Catching up With the Best of the Decade!
ZekeFilm recently published our Top Films of the Decade 2010-2019 list, as well as individual top ten lists from ZekeFilm critics focusing on the films of 2019. As thorough as these lists are, there are always movies that fall through the cracks. We critics try to see as many films as we can in any given year, but it’s an impossibility to see everything. This month’s edition of ZekeFilm’s Film Admissions is all about notable films from the past decade that our critics only recently watched. Better late than never!
– Max Foizey
12 Years a Slave
2013, Summit Entertainment, dir. Steve McQueen
By Taylor Blake
What’s harder to admit is why, which, clearly, wasn’t for lack of time. The reason I delayed my viewing six years (and full disclosure: quite close to this piece’s deadline) was because I didn’t think I could hack it. I almost couldn’t finish Schindler’s List—why would I choose to sit through another realistic depiction of brutality only a few generations removed?
If you’ve asked yourself the same question, know that those concerns are not ill-founded. If Tarantino’s stylized violence in Django Unchained made you squeamish, Steve McQueen’s study of the dehumanizing treatment of pre-Civil War slaves won’t gloss over anything to make you more comfortable. Of course, that’s not only warranted, it’s why this film works so well.
Everything is a study of contrasts. Masters hang their slaves in the wild beauty of the Southern forests. Mistresses attack their slaves with expensive china. Overseers taunt their slaves with music to drown out their spirituals. The religious use the Bible as a weapon against the slaves who pray for deliverance. McQueen forces us to sit with these contradictions for long, unbroken shots. We sit and mourn with Solomon (Chiwetel Ejiofor) with every betrayal, watching and feeling his grief until it becomes our own. As he is moved from auction to house to plantation, the turmoil of his fellow victims becomes ours, too. We watch white actors we respect and praise become weakly selfish at best, manically barbaric at worst, so we know why it’s so difficult for Solomon to know whom he can trust. It also reminds us if faces we thought we liked so much could portray such evil, we must be capable of such evil as well. (See Jojo Rabbit for another reminder of that.)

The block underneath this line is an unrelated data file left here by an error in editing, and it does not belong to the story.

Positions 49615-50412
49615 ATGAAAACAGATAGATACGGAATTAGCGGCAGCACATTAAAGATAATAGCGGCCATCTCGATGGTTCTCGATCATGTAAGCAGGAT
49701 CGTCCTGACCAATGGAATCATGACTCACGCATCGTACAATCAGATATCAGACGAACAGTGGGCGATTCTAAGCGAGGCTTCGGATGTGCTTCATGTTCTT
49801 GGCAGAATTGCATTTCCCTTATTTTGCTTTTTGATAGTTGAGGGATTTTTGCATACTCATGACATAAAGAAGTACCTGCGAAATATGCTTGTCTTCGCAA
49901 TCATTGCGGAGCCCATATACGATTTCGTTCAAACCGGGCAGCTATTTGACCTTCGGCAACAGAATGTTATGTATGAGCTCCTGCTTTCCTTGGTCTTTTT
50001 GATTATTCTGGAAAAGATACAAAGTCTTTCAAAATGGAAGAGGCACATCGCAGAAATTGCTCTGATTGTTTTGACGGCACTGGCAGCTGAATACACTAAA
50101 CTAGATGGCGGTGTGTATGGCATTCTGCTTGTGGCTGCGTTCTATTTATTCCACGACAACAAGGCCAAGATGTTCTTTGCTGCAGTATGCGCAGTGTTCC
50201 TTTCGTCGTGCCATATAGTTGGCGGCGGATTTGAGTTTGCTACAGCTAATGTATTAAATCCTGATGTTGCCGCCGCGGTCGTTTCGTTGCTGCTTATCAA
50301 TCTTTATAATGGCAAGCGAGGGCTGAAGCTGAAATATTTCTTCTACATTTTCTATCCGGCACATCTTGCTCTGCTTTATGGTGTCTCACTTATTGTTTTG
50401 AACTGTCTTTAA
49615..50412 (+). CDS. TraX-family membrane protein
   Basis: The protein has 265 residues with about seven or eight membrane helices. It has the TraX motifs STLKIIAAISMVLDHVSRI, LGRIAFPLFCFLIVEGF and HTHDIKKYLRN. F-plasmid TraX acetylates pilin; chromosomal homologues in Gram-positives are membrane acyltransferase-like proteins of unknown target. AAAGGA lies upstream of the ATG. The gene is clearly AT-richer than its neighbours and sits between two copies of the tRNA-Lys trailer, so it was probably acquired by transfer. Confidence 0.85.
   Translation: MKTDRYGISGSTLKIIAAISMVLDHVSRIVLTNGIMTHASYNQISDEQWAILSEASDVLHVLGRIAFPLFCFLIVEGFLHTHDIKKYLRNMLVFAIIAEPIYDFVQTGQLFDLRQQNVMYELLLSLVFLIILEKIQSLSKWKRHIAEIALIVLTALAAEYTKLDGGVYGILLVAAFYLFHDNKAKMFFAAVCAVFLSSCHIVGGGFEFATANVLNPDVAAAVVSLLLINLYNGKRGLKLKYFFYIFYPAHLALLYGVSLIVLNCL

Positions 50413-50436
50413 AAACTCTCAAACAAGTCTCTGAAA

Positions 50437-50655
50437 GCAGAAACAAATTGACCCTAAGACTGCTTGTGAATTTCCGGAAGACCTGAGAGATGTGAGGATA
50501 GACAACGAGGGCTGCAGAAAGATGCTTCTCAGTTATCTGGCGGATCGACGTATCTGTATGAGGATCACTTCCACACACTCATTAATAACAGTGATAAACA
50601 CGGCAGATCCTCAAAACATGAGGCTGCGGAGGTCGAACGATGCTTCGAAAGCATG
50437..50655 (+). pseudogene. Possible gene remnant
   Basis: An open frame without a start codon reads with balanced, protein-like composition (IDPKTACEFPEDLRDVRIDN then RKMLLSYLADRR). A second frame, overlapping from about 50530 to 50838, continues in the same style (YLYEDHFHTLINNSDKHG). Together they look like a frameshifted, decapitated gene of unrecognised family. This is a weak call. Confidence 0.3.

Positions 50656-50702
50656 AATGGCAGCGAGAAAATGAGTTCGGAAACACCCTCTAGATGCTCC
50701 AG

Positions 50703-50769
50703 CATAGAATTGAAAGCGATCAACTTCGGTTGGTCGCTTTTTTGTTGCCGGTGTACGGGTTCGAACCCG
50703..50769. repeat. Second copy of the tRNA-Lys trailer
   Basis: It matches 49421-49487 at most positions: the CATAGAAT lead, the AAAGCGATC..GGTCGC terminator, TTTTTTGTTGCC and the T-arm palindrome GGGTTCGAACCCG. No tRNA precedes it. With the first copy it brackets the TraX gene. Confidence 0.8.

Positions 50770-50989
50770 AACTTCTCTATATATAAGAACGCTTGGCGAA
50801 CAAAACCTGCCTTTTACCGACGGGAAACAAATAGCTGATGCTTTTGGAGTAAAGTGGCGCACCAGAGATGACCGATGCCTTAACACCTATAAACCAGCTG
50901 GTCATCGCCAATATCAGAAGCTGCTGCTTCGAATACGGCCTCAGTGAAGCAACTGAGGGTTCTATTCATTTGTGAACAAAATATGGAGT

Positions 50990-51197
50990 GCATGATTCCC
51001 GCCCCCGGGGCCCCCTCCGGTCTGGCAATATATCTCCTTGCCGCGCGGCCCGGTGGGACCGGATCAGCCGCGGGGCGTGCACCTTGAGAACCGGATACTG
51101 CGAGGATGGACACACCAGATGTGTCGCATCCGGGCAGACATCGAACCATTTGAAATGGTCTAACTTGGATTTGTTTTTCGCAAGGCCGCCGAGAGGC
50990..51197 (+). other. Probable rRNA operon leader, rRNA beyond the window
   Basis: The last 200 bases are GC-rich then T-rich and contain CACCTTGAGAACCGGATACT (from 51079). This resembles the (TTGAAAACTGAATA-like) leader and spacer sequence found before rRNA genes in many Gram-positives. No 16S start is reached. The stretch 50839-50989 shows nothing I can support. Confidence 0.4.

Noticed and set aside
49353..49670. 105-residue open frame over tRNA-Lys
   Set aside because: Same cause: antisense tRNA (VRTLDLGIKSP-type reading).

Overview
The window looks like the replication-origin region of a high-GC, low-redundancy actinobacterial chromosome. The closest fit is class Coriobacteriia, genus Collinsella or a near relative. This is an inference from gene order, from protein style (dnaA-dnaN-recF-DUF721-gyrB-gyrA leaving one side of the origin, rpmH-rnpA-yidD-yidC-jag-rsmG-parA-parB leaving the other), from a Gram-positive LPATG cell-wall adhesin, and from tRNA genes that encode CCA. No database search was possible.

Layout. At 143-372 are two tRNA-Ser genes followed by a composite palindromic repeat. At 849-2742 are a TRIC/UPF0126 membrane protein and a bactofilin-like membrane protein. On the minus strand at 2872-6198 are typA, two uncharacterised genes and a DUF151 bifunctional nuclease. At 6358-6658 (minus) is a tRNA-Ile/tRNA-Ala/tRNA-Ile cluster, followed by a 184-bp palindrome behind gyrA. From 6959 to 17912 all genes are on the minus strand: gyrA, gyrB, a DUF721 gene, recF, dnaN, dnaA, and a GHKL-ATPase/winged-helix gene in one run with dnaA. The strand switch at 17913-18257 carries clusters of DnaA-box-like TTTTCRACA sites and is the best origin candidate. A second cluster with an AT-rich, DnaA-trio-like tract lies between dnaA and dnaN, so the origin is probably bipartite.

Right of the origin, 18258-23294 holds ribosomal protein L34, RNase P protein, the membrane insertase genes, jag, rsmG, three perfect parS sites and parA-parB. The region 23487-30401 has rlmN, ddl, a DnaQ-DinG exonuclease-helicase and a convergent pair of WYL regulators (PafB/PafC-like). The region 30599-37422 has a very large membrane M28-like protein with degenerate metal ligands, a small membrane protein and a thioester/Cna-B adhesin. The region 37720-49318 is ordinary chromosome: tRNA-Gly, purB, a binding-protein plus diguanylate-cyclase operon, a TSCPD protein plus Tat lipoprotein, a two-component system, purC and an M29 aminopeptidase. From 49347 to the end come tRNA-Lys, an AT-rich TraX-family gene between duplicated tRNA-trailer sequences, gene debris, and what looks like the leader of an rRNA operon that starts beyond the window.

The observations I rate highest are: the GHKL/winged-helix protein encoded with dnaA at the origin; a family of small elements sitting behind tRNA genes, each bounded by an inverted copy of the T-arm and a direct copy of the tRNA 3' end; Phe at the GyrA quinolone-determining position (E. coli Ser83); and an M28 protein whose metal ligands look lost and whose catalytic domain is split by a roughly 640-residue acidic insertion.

There’s no beauty or redemption in this chapter of America’s story, but the beauty of this film is it restores humanity to the memory of the millions of people who were denied it in their lifetimes. Instead of being grouped together as collective “slaves,” they’re Solomon and Patsey (Lupita N’yongo) and Eliza (Adepero Oduye) and Emily and Robert and Jasper and Anna and Clemens. They have faces and names and families and scars, and 12 Years a Slave finds and shows them better than any movie about American slavery yet.
The Wolf of Wall Street
2013, EMJAG Productions, dir. Martin Scorsese
by Robert Hornak
I began with The Wolf of Wall Street. Propulsive, energetic, youthful, cocky, dangerous – everything you don’t expect from a 71-year-old man, but have come to expect from the English-speaking world’s greatest director. Wedged between such disparate outings as Hugo (2011) and Silence (2016), you’d think this was a man floundering on his foot, wondering who he was as an artist, but here’s a movie so precise and explicit and knowing and right about the corrupted husk of American finance, and so sinewy and invigorating in its technical presentation of a story that should make you recoil, that you’re nevertheless glued to the screen like Belfort to a line of coke. You have fun watching the whole thing rise out of the dirt of a distant stock into a disco ball of Boschian debauchery – but that’s just the first forty minutes. By an hour in, I’ll admit, it started to get to be a bit much for me. Having recently experienced The Irishman, I was sustained for just a bit longer by my fascination with the pliability of Scorsese’s decades-old, film-a-sleazy-guy’s-real-life template – but even that wasn’t enough to fully justify this heady a Nestea plunge into gleeful amorality, and three hours of it. So I may lose critic-cred, but I tucked tail and saved the last two hours for my alternate Admission:
2014, ZDF/Arte, dir. Ruben Östlund
by Robert Hornak